Hilary, standing before the children, raised his hands for quiet and got it. From outside in the night came sounds that might have been made by insubstantial flutes piping in the north wind. Electronic music, Troy thought, and really almost too effective: it raised goose-pimples, it turned one a little cold. But through this music came the jingle of approaching sleigh bells. Closer and closer to an insistent rhythm until they were outside the French windows. Nothing could be seen beyond the tree, but Hilary in his cunning had created an arrival. Now came the stamp of hooves, the snorts, the splendid cries of “Whoa.” Troy didn’t so much as think of Blore.
The windows were opened.
The tree danced in the cold air, everything stirred and glittered. The candle flames wavered, the baubles tinkled.
The windows were shut.And round the tree, tugging his golden car on its runners, came the Druid.
Well, Troy thought, it may be a shameless concoction of anachronisms and Hilary’s cockeyed sense of fantasy, but it works.
That passage gives you a taste of a theatrical spectacle, designed – and written – by a person who knew her way around the theater.
Tied Up in Tinsel also gives Marsh a chance to show off her knowledge of the visual arts. Over the course of several novels in which she appears, Agatha Troy Alleyn emerges as a marvelous painter and knowledgeable critic, with the kind of quirks that you might expect to find in a first-rate artist’s personality. There is a very good passage in the novel, before the pageant itself, but after a number of very curious and ultimately significant events, where Troy muses on her surroundings and work this way:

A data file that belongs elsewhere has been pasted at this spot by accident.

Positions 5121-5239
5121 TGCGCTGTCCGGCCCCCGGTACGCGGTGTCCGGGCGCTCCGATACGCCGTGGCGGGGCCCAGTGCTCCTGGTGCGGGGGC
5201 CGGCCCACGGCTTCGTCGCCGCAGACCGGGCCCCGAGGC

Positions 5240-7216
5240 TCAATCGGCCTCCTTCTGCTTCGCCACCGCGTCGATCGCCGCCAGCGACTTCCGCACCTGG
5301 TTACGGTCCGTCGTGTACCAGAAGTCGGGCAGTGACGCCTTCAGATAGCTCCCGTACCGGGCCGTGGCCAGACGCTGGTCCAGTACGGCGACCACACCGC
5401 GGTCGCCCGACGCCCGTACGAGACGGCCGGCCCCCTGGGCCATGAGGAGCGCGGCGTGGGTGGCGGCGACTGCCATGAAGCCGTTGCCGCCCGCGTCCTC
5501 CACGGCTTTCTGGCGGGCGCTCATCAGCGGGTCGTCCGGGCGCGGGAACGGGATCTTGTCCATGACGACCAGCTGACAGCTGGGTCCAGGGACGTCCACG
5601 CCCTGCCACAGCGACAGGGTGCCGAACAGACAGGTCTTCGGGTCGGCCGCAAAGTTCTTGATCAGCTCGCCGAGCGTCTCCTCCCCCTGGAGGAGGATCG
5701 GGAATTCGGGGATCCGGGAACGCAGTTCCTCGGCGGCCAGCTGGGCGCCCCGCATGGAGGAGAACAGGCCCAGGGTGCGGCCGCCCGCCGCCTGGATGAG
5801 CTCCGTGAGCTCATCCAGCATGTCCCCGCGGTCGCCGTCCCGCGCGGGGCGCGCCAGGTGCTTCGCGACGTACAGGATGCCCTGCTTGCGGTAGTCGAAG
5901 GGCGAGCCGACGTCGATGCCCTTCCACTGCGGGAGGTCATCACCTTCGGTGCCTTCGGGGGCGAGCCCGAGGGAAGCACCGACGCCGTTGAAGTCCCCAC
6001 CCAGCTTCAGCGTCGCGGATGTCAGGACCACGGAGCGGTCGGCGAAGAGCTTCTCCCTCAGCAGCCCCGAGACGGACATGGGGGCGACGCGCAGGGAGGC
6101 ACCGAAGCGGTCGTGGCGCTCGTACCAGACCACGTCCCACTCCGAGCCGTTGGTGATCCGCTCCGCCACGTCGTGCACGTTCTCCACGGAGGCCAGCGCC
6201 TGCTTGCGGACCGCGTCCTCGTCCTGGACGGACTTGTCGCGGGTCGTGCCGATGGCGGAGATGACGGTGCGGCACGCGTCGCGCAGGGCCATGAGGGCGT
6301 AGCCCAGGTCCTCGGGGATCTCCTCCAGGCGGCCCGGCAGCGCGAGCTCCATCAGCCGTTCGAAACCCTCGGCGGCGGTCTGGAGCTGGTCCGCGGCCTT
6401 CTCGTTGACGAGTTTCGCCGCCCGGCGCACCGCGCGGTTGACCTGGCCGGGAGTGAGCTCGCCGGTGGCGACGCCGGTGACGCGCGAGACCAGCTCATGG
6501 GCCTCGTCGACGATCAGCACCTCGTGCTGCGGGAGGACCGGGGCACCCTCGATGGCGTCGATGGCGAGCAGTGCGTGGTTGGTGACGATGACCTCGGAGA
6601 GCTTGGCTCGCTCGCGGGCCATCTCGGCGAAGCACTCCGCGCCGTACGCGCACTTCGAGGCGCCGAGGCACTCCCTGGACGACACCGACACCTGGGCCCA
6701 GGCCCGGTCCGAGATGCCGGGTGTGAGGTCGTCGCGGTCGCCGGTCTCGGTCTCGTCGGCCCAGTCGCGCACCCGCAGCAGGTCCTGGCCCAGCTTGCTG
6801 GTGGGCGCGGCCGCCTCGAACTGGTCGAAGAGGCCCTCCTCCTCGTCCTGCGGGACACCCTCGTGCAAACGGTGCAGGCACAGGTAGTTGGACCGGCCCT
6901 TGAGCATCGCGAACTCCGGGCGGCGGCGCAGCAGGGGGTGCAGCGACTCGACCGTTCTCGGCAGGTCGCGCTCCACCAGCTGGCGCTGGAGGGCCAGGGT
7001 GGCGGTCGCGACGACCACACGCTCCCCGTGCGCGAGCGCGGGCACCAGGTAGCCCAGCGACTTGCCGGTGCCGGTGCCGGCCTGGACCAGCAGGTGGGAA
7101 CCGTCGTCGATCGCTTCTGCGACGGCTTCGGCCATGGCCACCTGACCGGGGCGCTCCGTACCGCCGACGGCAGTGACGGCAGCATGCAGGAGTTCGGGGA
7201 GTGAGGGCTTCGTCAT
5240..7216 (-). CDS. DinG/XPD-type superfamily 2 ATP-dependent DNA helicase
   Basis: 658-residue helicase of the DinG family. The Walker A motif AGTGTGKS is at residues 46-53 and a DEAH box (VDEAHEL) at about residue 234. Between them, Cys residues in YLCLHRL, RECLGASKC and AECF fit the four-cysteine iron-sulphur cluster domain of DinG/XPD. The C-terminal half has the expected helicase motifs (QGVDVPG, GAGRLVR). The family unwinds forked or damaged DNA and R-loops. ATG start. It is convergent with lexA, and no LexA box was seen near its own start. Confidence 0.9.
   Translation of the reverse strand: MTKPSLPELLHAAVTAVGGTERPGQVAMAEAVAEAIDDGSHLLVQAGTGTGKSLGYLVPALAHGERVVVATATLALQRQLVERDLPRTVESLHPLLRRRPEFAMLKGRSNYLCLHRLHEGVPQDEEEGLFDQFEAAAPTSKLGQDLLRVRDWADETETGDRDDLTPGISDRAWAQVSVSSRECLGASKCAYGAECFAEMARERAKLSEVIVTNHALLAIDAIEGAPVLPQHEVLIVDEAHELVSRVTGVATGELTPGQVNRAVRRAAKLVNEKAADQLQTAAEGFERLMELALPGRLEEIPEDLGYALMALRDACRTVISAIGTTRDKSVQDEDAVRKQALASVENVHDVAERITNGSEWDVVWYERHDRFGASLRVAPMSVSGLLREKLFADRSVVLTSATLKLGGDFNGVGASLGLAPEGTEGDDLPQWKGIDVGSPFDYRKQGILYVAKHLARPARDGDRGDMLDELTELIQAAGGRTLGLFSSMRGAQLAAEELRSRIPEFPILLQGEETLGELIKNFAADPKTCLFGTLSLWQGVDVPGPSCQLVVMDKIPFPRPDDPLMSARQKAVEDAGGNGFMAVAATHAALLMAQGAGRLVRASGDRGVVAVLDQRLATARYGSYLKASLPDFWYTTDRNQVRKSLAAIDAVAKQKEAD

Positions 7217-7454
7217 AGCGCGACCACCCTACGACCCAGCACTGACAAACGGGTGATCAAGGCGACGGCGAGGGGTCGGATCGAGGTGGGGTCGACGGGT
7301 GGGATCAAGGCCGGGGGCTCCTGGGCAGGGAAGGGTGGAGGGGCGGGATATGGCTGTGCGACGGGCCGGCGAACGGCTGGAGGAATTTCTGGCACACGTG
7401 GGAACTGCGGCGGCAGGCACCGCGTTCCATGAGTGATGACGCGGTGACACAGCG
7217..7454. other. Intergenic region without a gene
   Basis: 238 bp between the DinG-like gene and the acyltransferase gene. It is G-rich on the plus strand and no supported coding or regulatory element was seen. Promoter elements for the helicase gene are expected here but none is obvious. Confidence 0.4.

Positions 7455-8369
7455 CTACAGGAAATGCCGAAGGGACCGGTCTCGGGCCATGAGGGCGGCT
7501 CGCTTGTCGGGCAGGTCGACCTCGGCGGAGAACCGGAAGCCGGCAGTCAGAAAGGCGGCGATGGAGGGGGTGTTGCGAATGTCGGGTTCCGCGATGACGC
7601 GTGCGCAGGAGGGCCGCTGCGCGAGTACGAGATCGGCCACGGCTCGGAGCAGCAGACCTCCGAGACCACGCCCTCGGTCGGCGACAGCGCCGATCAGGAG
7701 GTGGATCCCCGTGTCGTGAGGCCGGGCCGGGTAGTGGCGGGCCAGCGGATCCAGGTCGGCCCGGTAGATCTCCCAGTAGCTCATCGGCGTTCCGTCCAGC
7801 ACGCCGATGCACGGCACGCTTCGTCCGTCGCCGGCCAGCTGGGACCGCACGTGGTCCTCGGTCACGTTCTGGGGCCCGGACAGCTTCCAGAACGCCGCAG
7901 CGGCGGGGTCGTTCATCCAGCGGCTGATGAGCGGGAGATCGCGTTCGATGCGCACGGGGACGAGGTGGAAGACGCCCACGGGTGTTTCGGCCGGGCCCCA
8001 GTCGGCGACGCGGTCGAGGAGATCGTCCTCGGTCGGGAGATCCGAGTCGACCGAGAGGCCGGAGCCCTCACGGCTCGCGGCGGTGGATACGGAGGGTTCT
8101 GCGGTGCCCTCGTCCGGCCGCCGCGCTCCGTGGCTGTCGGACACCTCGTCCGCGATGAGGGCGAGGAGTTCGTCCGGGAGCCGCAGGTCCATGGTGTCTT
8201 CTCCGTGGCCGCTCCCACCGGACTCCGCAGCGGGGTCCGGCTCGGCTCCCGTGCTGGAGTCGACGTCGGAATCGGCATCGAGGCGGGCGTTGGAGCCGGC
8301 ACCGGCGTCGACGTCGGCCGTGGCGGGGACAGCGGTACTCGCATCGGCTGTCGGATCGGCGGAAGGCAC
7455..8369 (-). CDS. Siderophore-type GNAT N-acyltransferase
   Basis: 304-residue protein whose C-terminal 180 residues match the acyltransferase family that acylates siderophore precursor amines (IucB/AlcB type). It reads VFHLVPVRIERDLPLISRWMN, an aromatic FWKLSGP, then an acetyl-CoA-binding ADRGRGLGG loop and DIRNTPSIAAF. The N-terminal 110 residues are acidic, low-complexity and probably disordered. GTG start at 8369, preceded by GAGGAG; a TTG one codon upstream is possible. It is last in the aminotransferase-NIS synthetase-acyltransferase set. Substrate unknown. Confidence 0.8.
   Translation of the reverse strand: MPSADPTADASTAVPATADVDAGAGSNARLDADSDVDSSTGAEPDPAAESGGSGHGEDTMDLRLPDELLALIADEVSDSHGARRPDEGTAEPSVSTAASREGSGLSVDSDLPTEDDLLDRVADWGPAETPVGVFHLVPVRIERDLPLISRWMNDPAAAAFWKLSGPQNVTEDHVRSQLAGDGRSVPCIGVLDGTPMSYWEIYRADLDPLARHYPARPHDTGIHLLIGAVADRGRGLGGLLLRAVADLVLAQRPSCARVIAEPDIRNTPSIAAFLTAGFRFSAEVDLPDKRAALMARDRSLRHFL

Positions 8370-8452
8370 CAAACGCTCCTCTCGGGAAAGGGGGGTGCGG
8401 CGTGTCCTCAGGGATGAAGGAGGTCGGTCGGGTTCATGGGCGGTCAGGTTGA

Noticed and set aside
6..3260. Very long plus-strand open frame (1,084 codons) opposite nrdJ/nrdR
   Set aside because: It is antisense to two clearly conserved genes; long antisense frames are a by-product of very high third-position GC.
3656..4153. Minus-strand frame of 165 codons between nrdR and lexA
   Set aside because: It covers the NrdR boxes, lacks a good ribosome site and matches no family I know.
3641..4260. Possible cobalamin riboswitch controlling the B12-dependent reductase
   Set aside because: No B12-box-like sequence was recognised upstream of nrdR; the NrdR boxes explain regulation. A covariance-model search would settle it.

It was at this point that Troy began to feel really disturbed. She began to see herself, as if she was another person, alone among strangers in an isolated and falsely luxurious house and attended by murderers. That, she thought, like it or lump it, is the situation. And she wished with all her heart that she was out of it and spending her Christmas alone in London or with any one of the unexceptionable friends who had so warmly invited her.
The portrait was almost finished. Perhaps quite finished. She was not sure it hadn’t reached the state when somebody with wisdom should forcibly remove her from it and put it out of her reach. Her husband had been known to perform this service, but he was twelve thousand miles away…
The passage goes on. And, of course, Troy’s premonitions prove to have been correct. And, fortunately for her, her husband was NOT, in fact, twelve thousand miles away, but returning to London and, as we will discover, available to be forced into investigating the mystery that enfolds these characters.
It is quite typical of Marsh’s novels to find that each character in a book with a great many individual characters nevertheless stands out as a fully rounded personality. Whether it is Hilary’s eccentric uncle and aunt, his rather unpleasant fiancée, his Cockney business partner, or any of the ex-murderers – if there is, indeed, such a thing as an “ex-murderer” – Marsh rounds out their personalities and makes us see them as individuals, not as stock characters. The Christmas setting, which is integral to the action and plot, is an added bonus at this time of year.
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Let me just add my own greeting to all of you, my visitors here at Classic Mysteries. Whatever holidays you may enjoy, may they be pleasant and meaningful ones.
If you'd like to listen to the original podcast review, please click here.
Next week, another seasonal (or is it?) book worth re-reading: Christmas at Candleshoe, by Michael Innes.